• During this time, the eye needs to be kept clean and lubricated to help the healing process, and activities should be limited to allow the eye to rest and heal properly.
  • Infections are rare, but symptoms such as worsening vision, redness, and pain in the eye should be taken seriously and treated immediately, as delays can result in permanent vision loss.

If an infection occurs, seeking professional ophthalmology medical care is important, typically only available in well-developed cities. When recovering from cataract surgery, avoiding remote places with limited access to medical care and connection to the outside world is best.

Can I bend over 3 weeks after cataract surgery?

How Long After Cataract Surgery Can I Bend Over? – Try not to be bend over for at least 2 weeks following cataract surgery, Whilst there are some tasks that require bending, such as putting on shoes or pants, try to avoid bending your back. In addition, try not to sneeze or vomit following cataract surgery, and avoid excessive coughing.

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Can I read and watch TV after cataract surgery?

It’s fine for you to read and watch television after cataract surgery, although your vision may be a little blurred for the first few days.

When can you wash your face after cataract surgery?

Washing Your Face and Hygiene after Cataract Surgery – Your surgery doesn’t come at the expense of your hygiene, but you need to be careful about exposing the eye to direct water for a week. You can resume activities such as washing your face the day after surgery, as long as you are careful to not touch the eye.

You shouldn’t splash water directly on your face and instead, use a washcloth to carefully clean. The surgery incisions should heal within just a few days, but you should still be careful about not getting water in the eye during this recovery period. Have your eyes closed while washing your face and avoid rubbing your eye.

Avoid getting any shampoo or soap into your eye.

Do I need to wear sunglasses after cataract surgery?

Do I Need to Wear Sunglasses After Cataract Surgery? – Yes, after cataract surgery, you need to wear sunglasses to protect your eyes from the sun. After surgery, your eyes are healing and are more sensitive to the sun’s rays than usual. Anytime you go outside, you need to wear sunglasses.

Whether it’s raining or sunny, the sun is giving off damaging UV rays. You need to wear sunglasses to protect your eyes from this UV radiation. Also, if you are going to be outside during the middle of the day, you should wear wide-brimmed sunglasses. The sun is at its brightest from about 10 am to 2 pm.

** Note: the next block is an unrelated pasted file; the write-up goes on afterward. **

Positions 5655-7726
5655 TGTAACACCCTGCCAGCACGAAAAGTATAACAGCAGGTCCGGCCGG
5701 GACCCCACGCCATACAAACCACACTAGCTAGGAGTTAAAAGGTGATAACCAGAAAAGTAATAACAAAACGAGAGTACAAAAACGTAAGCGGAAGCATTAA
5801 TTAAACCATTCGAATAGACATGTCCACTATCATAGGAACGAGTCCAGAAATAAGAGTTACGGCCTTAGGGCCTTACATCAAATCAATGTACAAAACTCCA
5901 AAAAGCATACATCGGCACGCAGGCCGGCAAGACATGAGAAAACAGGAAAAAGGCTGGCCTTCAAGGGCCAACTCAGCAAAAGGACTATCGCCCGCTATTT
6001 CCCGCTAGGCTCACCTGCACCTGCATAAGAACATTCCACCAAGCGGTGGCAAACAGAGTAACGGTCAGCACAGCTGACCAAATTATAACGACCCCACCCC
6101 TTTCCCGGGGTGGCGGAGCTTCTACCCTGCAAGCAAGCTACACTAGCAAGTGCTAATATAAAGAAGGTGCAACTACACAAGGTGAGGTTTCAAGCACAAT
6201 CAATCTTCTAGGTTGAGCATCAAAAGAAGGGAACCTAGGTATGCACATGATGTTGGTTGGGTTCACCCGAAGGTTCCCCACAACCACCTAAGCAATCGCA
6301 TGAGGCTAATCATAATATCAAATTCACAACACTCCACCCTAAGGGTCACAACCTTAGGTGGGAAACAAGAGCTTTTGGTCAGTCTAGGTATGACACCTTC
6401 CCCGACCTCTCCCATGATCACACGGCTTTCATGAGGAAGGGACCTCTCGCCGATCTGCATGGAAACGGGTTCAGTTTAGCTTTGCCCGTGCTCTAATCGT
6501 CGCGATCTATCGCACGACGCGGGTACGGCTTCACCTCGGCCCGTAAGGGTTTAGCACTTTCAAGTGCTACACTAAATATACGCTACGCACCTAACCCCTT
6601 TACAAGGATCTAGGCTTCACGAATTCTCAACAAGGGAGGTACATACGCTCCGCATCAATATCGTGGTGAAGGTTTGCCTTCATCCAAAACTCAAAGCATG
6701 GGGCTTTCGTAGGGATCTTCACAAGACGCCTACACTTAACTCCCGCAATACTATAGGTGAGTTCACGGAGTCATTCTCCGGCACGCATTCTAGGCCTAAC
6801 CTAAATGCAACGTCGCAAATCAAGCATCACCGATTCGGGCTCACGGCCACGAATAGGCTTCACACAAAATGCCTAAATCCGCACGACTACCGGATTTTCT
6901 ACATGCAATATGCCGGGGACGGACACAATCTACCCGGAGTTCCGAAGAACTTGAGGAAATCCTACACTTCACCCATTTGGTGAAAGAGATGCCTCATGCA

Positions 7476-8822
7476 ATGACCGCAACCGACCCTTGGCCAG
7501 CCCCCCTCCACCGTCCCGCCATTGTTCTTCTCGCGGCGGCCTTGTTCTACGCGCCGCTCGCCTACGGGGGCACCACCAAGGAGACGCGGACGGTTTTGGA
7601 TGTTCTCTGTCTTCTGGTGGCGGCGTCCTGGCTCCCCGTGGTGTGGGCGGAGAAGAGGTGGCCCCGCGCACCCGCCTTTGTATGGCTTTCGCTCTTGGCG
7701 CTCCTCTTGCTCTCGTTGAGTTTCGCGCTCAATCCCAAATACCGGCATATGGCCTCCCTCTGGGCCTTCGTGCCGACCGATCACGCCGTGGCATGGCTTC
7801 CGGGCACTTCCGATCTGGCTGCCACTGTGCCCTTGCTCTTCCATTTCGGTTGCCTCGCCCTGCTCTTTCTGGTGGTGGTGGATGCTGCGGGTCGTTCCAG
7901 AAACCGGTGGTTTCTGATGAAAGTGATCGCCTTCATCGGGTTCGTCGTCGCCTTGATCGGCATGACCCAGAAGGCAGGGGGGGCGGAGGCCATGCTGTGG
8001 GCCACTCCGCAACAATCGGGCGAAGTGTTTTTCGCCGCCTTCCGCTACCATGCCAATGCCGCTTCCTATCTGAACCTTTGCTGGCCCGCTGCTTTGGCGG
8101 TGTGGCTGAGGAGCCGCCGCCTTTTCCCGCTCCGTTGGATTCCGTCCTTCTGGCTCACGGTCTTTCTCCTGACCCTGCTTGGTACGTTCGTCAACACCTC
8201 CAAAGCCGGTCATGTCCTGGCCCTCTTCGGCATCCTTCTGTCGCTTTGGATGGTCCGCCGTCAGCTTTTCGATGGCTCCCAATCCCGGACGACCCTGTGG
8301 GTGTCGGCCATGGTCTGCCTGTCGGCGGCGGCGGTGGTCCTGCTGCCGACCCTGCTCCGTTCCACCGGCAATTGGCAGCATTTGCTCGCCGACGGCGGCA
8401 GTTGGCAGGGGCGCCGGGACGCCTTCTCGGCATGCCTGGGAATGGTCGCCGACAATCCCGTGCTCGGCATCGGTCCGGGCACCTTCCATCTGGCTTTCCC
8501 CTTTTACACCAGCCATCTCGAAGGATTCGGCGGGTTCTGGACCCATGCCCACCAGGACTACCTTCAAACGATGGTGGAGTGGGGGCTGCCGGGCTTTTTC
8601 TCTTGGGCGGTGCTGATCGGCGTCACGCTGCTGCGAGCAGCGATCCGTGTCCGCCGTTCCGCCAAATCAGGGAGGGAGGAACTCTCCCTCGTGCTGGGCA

During this period, you have a higher risk of sun damage, so you need to protect your eyes!

Can I go out 2 days after cataract surgery?

Most people are able to return to work or their normal routine in 1 to 3 days. After your eye heals, you may still need to wear glasses, especially for reading.

Can I wear sunglasses at night after cataract surgery?

Can You Wear Regular Sunglasses Right After Cataract Surgery? – You should continue to wear sunglasses for at least a few weeks after your surgery. This will help to protect your eyes as they heal. After a few weeks, you can start to wear them less often.

  • However, you should still put them on whenever you are going to be in the sun for an extended period of time.
  • You should wear sunglasses after cataract surgery.
  • Make sure the sunglasses you are wearing help to provide you with adequate protection from the sun’s harmful UV rays.
  • We recommend choosing a pair of sunglasses that are 100% UV protected.

Regular sunglasses may not provide you with adequate protection from the sun’s harmful UV rays. If you are looking for a pair of sunglasses to wear after cataract surgery, we recommend choosing a pair that is 100% UV protected.

What happens to vision after cataract surgery in one eye?

How long will it take for your eye to recover? – The cataract surgery recovery time will come in stages. You can expect to return to work within 1-3 days of surgery, but you shouldn’t expect to have fully stabilized vision for at least a few weeks (3-6 weeks typically).

What happens if I get water in my eye after cataract surgery?

2. You’ve avoided swimming and strenuous activities for several weeks – After cataract surgery, your eyes are more susceptible to infection and complications. Swimming is a bad idea because water is a place where bacteria can grow. Since your eyes aren’t at their best, you’re more likely to get an infection from the water.